Did Vasco da Gama matter for European markets?

Kevin O'Rourke, Jefferey G. Williamson

Research output: Contribution to journalArticle

Abstract

This article explores the impact of the 'Voyages of Discovery'on European spice markets, asking whether the exploits of Vasco da Gama and others brought European and Asian spice markets closer together. To this end we compare trends in pepper and fine spice prices before and after 1503, the year when da Gama returned from his financially successful second voyage. Other authors have examined trends in nominal spice prices, but this article uses relative spice prices, that is, accounting for inflation. We find that the Voyages of Discovery had a major impact on European spice markets, and provide a simple model of monopoly and oligopoly to decompose the sources of the Cape route's impact on European markets. Finally, we offer some speculations regarding the impact of the Cape route on intra-European market integration.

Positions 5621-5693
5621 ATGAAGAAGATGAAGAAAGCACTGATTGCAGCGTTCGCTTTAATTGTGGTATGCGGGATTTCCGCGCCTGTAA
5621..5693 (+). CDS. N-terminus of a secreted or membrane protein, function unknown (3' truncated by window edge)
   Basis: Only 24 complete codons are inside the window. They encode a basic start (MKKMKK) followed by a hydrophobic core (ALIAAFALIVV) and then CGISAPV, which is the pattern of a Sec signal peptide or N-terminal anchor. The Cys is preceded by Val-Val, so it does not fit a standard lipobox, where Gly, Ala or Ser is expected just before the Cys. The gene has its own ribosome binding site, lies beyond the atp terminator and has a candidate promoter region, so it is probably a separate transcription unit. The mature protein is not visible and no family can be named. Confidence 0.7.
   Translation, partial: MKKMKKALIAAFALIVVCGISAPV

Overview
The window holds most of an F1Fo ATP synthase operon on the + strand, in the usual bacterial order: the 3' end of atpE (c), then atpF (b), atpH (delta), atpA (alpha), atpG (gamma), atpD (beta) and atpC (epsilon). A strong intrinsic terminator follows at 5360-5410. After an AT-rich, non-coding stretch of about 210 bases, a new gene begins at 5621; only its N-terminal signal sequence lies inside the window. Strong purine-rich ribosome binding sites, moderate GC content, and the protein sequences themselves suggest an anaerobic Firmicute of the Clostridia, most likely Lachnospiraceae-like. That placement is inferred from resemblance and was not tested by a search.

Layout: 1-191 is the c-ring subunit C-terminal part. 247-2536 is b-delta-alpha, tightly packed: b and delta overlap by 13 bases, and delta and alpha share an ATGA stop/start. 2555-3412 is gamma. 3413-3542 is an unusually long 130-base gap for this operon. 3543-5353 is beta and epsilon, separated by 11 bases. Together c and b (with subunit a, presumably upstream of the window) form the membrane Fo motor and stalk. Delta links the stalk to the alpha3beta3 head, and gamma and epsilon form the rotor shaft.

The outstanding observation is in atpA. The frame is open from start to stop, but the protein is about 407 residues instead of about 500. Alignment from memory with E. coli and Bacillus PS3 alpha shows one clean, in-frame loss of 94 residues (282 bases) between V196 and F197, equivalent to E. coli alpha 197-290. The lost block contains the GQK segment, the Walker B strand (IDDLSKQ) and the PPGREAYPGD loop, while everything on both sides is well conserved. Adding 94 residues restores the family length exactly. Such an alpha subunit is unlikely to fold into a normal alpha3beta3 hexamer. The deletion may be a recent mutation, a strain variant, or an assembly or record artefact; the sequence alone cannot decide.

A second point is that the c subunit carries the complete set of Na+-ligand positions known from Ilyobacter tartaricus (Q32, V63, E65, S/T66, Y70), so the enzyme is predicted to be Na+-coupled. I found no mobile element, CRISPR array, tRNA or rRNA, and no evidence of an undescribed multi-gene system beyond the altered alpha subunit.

Original languageEnglish (US)
Pages (from-to)655-684
Number of pages30
JournalEconomic History Review
Volume62
Issue number3
DOIs
StatePublished - Jul 28 2009

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Spices
Voyager
Route
Speculation
Asia
Relative prices
Market integration
Monopoly
Inflation
Oligopoly
Market Integration

ASJC Scopus subject areas

  • History
  • Economics and Econometrics

Cite this

Did Vasco da Gama matter for European markets? / O'Rourke, Kevin; Williamson, Jefferey G.

In: Economic History Review, Vol. 62, No. 3, 28.07.2009, p. 655-684.

Research output: Contribution to journalArticle

O'Rourke, Kevin ; Williamson, Jefferey G. / Did Vasco da Gama matter for European markets?. In: Economic History Review. 2009 ; Vol. 62, No. 3. pp. 655-684.
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